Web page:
Questioning Goodness - Jon Dengler

Many people will point to evil, pain, and suffering in an effort to discredit the reality and the goodness of God. I have personally wrestled with this as well, and have found what is called theodicy to be one of the most difficult and most important questions of our faith. Theodicy is most commonly laid out with four basic premises:
1. God is Good
2. God is omniscient
3. God is omnipotent
4. Evil exists

The basic argument would be that any three of these can be true at the same time, but not all four. For example, maybe God is Good and wants to end evil and knows what it would take, but is not powerful enough to do it and therefore evil exists. Or perhaps He is powerful enough, but doesn’t know what to do. Or maybe he just isn’t good. Evil existing is the only premise that is always considered true because, well, because it is true. It is the only truth listed that we can fully acknowledge about existence. It is an existential reality.

This, for me, became the most solid ground to start building on in my own theological journey. We may not know what we think about God, or love, or eternity, but we know sin and pain and suffering and loss and death. We know it in a deeper way than most of our knowledge. We know it existentially. Not only do we all know these things, but we all have a problem with them. Throughout the world, in many different cultures, we still mourn over death, condemn stealing, and forbid murder. We agree at some base level that it is wrong. This is evidence of a moral law - there seems to be some standard that exists within all of humanity that gives us the ability to recognize or call something evil, wrong or bad. This law implies a lawgiver. If there is no lawgiver then there is no law. If there is no law, then there is no evil to be upset about and our very question of theodicy seems to negate itself.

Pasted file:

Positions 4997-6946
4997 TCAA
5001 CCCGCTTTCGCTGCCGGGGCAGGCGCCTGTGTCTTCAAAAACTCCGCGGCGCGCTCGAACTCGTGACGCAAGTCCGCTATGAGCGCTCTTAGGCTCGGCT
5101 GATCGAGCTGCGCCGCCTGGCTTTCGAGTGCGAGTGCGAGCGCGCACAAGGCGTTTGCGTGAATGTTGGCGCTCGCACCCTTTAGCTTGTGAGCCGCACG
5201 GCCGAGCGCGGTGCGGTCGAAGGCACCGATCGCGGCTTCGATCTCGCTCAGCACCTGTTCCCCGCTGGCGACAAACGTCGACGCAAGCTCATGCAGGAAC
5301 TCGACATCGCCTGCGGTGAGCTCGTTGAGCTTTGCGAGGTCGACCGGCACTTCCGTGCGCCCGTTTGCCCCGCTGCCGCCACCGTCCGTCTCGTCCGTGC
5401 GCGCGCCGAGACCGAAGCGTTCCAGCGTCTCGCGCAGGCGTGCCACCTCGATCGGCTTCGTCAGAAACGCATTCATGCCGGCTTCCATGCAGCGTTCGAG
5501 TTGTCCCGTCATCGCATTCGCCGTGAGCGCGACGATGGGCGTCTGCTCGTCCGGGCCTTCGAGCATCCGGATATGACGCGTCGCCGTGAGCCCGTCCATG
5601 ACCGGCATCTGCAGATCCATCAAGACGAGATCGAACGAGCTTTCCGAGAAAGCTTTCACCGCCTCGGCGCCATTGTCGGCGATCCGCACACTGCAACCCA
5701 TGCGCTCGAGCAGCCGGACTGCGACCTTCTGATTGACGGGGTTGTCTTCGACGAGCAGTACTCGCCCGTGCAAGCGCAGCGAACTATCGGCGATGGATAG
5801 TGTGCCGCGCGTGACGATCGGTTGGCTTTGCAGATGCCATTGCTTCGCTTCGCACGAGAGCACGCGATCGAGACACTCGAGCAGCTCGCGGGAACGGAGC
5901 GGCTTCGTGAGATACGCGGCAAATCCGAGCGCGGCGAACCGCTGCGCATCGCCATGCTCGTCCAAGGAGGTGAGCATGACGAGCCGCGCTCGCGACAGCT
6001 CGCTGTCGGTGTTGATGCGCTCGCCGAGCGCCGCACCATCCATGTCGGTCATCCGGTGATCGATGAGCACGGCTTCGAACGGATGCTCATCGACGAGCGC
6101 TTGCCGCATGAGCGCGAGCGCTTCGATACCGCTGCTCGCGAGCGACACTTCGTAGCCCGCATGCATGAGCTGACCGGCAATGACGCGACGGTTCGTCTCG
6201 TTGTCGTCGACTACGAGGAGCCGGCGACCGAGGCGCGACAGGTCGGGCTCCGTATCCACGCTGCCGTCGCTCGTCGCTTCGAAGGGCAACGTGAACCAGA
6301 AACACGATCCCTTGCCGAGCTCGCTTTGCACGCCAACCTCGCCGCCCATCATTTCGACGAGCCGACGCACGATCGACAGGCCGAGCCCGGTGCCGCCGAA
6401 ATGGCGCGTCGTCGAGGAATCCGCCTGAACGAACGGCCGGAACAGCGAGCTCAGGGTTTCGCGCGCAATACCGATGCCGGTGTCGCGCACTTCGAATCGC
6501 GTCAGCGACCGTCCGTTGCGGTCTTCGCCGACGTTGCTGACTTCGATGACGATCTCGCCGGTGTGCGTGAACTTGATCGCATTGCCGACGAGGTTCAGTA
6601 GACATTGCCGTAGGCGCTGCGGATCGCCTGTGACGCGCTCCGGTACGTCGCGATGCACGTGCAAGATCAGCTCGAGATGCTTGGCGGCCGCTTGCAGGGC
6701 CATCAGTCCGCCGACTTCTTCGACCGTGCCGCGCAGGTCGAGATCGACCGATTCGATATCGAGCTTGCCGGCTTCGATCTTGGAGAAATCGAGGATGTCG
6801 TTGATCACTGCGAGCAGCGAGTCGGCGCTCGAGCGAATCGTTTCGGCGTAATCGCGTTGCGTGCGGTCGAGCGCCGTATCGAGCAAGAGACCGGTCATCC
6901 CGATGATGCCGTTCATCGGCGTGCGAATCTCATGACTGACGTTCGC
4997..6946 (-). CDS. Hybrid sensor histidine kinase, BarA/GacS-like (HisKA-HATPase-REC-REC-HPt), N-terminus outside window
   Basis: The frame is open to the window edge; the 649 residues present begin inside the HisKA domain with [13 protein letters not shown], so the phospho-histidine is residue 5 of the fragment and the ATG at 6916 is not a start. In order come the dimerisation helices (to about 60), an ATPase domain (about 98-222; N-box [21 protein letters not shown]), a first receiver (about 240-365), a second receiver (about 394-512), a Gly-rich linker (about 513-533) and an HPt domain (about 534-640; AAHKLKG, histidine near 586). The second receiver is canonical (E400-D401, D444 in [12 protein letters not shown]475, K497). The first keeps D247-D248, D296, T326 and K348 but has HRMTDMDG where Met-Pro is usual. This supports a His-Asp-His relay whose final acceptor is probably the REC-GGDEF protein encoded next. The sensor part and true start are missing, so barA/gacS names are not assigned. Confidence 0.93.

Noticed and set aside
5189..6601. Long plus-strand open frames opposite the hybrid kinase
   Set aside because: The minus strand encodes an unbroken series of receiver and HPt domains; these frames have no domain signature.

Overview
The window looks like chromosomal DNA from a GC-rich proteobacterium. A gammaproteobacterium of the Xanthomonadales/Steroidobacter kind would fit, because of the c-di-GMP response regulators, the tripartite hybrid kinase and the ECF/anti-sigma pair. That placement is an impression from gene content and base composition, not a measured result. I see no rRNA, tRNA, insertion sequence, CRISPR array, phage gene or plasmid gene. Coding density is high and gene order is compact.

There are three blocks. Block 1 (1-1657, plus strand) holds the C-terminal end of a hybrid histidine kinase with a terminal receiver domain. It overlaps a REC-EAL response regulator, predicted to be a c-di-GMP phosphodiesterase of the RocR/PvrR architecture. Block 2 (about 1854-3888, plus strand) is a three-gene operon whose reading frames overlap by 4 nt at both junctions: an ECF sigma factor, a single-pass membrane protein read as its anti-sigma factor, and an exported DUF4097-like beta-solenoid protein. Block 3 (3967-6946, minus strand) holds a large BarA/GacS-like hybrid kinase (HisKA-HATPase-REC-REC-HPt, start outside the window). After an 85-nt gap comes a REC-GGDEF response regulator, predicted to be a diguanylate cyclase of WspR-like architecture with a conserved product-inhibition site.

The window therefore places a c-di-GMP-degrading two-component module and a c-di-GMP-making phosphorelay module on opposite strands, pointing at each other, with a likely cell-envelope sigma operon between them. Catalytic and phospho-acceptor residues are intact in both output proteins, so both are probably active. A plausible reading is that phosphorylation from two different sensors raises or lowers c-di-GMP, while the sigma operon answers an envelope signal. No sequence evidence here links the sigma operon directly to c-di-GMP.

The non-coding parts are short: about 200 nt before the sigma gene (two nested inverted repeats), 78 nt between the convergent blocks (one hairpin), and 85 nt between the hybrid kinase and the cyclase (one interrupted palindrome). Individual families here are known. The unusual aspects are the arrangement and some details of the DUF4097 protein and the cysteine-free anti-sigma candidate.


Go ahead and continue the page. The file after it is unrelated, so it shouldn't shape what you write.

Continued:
Theodicy, in my mind, is evidence of a good God. The very fact that we questions God's goodness is a testimony to His goodness. We were created in His image, and God also has a problem with evil in this world. It isn’t that he doesn’t know what to do about it, or that he is not powerful enough. We, the church, are God's answer to evil and suffering in this world. He has chosen to give us both the freedom to destroy the world and the option to participate with Him in redeeming it. He has called us to be his hands that are healing and transforming this world. We are the answer to theodicy. God is good, omniscient, omnipotent, evil exists, and God is working through his people to bring about His will in this world. God's theory of change takes a long view and he is building a sustainable kingdom.

The major problem with this is not that God is not good but that so many of his people are not. Those who call themselves Christians and claim to be the church are holding so many resources and tying them up in buildings and youth programs while 30,000 children die each day from hunger and malnutrition. We actually do have the resources to do something about it and Jesus - the one we call Lord - has explicitly told us that we will be judged by how we respond to hunger and sickness. We have been told what to do and therefore know, we have the resources and therefore have the ability and evil exists. My question is whether we are any good.

God help us. If we are going to be the Church that you have called us to be and bring about the kingdom that you have described then we desperately need you to grip our hearts. May the reality of evil grip our hearts, not in such a way that we question you but that we would change everything about the ways that we are living.

Drew Coffman